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I'm an independent bookseller, so please forgive me if I chatter about books. They're almost all I have.

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powells:

Our CEO Miriam Sontz took up the #ALSicebucketchallenge from Strand Book Store to raise awareness and money for ALS! Robin Lopez, our favorite book-loving member of the Portland Trail Blazers, and our neighbor Mike Vincent from Doc Martens, you’re next!

Wait wait wait.

The Strand is part of this? The Strand, the bookstore that, in the fall, in New York, turns outdoor sprinklers on homeless individuals to drive them off of its sidewalk at night. Class. Such class.

Reblogged from powells with 18 notes | Permalink

wordbookstores:

Tonight in BK, John Bemelmans Marciano traced the history of the metric system versus the customary system. It’s not as even as you might think!

Perry Farrell has really diverse interests.

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wavepoetry:

The latest book of poems and (soma)tic rituals by CAConrad and a stunning book of essays by Garrett Caples just rolled in to town. ECODEVIANCE and Retrievals will be on sale at the end of the month.

Psyched.

wavepoetry:

The latest book of poems and (soma)tic rituals by CAConrad and a stunning book of essays by Garrett Caples just rolled in to town. ECODEVIANCE and Retrievals will be on sale at the end of the month.

Psyched.

Reblogged from wavepoetry with 19 notes | Permalink

henryhates:

The Collected Poetry and Selected Prose of John Milton

Modern Library; 1942

TLDR: Teenaged Milton wrote a poem about his dead niece, but in true teenager/Milton fashion it’s heavy on mythology, light on actual grief, and somehow even scoldy. What a cock. It’ll mess your kid up and bore her at the same time. Five screams.

Note: I’m trying out something new this time—a rating system. As you see above, Henry gave this book five out of five screamfaces. What does that mean? It’s compiled using a complex algorithm based on the projected cost of future therapy attributable to this book, immediate discomfort with the sound of the prose, and whether my kid had gas while I read it to him. Precision science, this. Basically, more screams means this book is more likely to do your own child irreparable harm in the near and long term.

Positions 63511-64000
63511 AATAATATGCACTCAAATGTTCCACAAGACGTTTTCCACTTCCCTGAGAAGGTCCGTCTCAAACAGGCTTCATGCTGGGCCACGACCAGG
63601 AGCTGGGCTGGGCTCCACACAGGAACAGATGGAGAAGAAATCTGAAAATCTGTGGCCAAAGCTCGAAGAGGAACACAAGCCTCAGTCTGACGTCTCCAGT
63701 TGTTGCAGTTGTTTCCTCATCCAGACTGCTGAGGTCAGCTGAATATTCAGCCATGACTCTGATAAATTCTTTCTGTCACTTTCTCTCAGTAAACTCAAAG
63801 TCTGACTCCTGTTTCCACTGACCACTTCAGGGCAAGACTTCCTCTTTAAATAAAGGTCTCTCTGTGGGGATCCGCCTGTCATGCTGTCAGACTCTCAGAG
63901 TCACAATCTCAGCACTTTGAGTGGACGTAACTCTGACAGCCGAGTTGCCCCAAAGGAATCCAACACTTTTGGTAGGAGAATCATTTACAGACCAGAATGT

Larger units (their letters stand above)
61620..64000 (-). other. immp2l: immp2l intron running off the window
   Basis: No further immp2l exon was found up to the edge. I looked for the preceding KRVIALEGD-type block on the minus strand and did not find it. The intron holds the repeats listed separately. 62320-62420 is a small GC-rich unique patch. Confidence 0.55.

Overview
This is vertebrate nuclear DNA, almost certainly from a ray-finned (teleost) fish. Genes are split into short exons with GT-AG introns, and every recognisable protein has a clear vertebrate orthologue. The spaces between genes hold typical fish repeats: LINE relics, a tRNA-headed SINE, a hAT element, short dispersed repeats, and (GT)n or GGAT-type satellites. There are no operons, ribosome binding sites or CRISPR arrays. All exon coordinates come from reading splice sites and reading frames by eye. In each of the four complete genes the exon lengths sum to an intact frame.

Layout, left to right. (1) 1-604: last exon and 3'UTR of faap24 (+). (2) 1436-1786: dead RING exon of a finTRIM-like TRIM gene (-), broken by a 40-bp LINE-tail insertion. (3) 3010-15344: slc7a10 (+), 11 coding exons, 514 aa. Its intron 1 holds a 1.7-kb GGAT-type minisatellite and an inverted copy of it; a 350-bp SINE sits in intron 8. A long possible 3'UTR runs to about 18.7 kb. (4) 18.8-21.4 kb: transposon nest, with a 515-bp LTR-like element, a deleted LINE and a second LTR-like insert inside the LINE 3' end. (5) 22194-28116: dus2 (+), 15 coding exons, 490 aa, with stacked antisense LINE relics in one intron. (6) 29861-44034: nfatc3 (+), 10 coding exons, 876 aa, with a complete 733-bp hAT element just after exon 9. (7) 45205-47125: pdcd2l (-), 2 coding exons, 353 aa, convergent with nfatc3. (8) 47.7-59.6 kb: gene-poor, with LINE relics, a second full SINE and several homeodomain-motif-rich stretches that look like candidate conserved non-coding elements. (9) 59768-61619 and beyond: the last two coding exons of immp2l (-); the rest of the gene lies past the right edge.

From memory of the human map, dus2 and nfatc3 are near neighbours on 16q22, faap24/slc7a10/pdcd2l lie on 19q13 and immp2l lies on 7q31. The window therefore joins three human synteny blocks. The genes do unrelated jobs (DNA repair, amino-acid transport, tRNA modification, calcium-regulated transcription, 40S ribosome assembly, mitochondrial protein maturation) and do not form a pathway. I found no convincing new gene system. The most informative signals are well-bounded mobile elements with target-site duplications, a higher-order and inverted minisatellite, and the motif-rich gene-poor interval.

Henry hates the poetry of John Milton. No, not the sweet space battles with kick-ass angel cannons. Not the righteous railing against God. Not the demon names. That stuff rules and even Henry, at two months, is attuned enough to his inner Metal to recognize it. He doesn’t have much in the way of hand control yet but I swear I’ve seen him try to throw up those horns.

No, we never even made it to Paradise Lost

That’s because the first poem in this collection—I don’t know if this is true of the 2007 re-edit from Modern Library—is about the death of Milton’s two-year-old niece. GRAB THAT TORN BLACK ONESIE SHROUD AND BUCKLE ON UP HANK, IT’S TIME FOR SOME LITERARY BABY MOURNIN’

Milton most likely wrote the poem “On the death of a fair infant dying of a cough” when he was nineteen though it was only published two years before his death, and at that time (and likewise in my edition) he marked it as being written when he was seventeen. Reading the poem, you want, for the sake of Milton’s legacy, for it to have been composed as early as possible. It’s terrible, is my point. It’s a poem by a teenager. It’s a poem by a kid trying to mourn, but getting caught up in his own lyric. He’s a sad young literary man failing at even the ‘sad’ part of the thing. James Hanford wroteMilton is seeking elevation rather than forcefulness of expression, and he as yet knows no way to attain it save by abounding in the aureate rhetoric of the age.”

The opening line is wonderful, I’ll admit:

"O fairest flower no sooner blown but blasted"

Then Milton talks about Apollo, then he compares this dead baby to an angel sent with a purpose, which is a bit Hallmark-ey, but a comfort perhaps. And then, in the last stanza, he goes Full Gross:

Then thou the mother of so sweet a child

Her false imagin’d loss cease to lament,

And wisely learn to curb her sorrows wild;

Think what a present thou to God hast sent,

And render him with patience what he lent;

This if thou do he will an offspring give,

That till the world’s last end shall make thy name to live.

I think at that point Hank and I were both screaming in rage.

Imagine your baby dies (NOT YOU HENRY DON’T WORRY YOU’LL LIVE FOREVER WHAT IS DEATH HA HA I DON’T KNOW GO BACK TO SLEEP) and what does your old-enough-to-know-better brother do? He sends you a poem telling you to shut up and maybe god will give you a better kid. Fuck you John. Fuck you.